The top Republican on the House Financial Services Committee asked the head of the U.S. Securities and Exchange Commission on Wednesday to preserve documents related to last week's firing of William Duhnke from the Public Company Accounting Oversight Board.
Lexicon Pharmaceuticals investors urged a Fifth Circuit panel Wednesday to revive their lawsuit claiming the company overpromised on its ability to bring its prospective diabetes drug Zynquista to market, saying the district judge mislabeled investors' allegations as "fraud by hindsight."
The U.S. Securities and Exchange Commission's push to develop a new climate risk disclosure framework has garnered positive feedback from a diverse set of backers, including ride-hailing company Uber and academics from major law schools.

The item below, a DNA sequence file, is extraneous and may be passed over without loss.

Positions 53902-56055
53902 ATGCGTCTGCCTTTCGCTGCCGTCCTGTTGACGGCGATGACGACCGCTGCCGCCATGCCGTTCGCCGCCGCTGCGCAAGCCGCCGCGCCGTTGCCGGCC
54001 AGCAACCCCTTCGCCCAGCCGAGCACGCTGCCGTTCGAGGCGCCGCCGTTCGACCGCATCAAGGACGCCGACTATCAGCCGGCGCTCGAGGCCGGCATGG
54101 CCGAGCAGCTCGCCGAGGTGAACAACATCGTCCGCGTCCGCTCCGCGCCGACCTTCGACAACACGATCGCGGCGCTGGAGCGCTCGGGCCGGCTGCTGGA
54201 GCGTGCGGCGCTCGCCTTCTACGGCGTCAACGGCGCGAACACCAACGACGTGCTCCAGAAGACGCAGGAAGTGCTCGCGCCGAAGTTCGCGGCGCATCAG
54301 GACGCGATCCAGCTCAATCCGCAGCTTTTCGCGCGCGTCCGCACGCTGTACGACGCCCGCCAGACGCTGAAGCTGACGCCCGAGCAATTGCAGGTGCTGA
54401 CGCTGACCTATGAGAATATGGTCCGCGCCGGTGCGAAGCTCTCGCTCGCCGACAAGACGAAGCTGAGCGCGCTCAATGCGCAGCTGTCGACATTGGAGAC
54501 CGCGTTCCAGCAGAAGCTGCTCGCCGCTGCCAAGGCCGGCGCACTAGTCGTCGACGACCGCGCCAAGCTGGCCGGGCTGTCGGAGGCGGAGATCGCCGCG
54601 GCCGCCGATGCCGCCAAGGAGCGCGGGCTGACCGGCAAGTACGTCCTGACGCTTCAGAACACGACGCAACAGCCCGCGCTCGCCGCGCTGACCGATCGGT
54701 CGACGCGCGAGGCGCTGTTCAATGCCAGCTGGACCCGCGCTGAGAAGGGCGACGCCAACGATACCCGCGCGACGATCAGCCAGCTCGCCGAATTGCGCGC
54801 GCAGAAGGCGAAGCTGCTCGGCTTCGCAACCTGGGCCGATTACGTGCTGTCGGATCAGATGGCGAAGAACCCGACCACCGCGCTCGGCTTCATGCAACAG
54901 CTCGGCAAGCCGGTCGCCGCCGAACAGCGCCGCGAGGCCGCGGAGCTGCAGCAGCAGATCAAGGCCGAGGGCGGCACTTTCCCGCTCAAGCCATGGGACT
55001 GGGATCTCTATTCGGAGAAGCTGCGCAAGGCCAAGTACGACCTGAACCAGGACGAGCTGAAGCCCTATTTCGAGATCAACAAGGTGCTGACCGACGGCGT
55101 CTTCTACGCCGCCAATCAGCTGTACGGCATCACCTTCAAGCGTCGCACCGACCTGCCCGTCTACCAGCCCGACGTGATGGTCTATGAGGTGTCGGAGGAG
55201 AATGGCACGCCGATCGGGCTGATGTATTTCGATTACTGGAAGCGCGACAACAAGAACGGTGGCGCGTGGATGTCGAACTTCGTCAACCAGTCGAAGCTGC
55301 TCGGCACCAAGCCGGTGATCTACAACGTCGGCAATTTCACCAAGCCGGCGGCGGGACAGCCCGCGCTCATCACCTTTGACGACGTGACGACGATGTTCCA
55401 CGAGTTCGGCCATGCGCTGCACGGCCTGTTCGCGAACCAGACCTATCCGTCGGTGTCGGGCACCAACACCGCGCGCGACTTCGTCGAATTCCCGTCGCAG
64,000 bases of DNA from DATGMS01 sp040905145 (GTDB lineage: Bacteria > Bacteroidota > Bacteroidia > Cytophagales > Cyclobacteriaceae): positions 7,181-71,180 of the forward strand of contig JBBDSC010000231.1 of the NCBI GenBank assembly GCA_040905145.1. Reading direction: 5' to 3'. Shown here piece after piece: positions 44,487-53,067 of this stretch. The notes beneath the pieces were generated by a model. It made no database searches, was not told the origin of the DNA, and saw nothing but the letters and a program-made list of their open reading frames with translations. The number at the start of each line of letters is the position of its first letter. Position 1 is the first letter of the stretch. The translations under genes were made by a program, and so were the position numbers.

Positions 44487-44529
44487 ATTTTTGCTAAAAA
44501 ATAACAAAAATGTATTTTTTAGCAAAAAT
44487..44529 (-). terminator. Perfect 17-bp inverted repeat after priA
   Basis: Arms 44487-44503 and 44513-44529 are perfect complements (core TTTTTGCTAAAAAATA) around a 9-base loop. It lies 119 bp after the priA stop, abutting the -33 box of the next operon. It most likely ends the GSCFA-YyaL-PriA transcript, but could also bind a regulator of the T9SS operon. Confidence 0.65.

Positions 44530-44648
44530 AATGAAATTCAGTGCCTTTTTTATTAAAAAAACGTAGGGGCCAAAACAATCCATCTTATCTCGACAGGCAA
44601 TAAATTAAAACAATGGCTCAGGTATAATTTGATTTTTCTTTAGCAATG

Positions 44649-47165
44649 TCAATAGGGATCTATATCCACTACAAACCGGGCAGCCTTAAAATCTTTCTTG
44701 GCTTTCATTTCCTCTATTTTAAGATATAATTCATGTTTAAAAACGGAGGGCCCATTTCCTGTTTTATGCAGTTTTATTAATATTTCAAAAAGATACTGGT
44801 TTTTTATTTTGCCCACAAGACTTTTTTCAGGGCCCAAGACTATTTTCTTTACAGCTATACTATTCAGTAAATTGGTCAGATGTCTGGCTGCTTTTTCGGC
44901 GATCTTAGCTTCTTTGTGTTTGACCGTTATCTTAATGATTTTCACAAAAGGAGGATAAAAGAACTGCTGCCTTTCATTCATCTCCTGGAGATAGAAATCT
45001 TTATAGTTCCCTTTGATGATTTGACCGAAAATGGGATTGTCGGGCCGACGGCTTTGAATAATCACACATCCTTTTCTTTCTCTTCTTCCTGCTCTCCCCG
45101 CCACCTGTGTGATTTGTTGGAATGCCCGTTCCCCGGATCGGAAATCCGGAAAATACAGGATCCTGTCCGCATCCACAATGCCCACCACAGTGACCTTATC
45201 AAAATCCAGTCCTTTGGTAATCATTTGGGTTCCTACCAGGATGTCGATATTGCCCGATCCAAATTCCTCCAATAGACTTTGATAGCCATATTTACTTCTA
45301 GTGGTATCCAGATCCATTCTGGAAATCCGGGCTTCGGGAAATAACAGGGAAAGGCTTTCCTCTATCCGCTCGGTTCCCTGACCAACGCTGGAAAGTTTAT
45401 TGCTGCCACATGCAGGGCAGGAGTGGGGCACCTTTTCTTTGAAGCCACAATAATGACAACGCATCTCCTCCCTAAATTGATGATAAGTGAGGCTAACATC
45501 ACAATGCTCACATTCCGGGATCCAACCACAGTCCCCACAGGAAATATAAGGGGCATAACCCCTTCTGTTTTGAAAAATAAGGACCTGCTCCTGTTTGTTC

Cryptocurrency exchange Bitstamp has hired a former cybercrime prosecutor with nearly a decade of compliance experience between financial technology companies and more traditional financial firms to be its new chief compliance officer, the company said Wednesday.
Ex-Theranos CEO Elizabeth Holmes' recent attorney-client privilege loss in a pretrial dispute over her communications with Boies Schiller Flexner LLP serves as "a cautionary tale" to corporate attorneys that the predominant legal standard disfavors executives and that it's incumbent on lawyers to make clear who their clients are, according to legal experts.
Cannabis company Hexo Corp. has again beaten a proposed securities class action alleging it misled investors before its stock price plummeted, with a New York state judge echoing a previous federal ruling that shareholders didn't show the company knew about lower-than-expected demand.
Eckert Seamans Cherin & Mellott LLC has urged a Pennsylvania state judge to hit the pause button on malpractice claims from an embattled financial adviser as a U.S. Securities and Exchange Commission case over the troubled cash advance business he promoted plays out.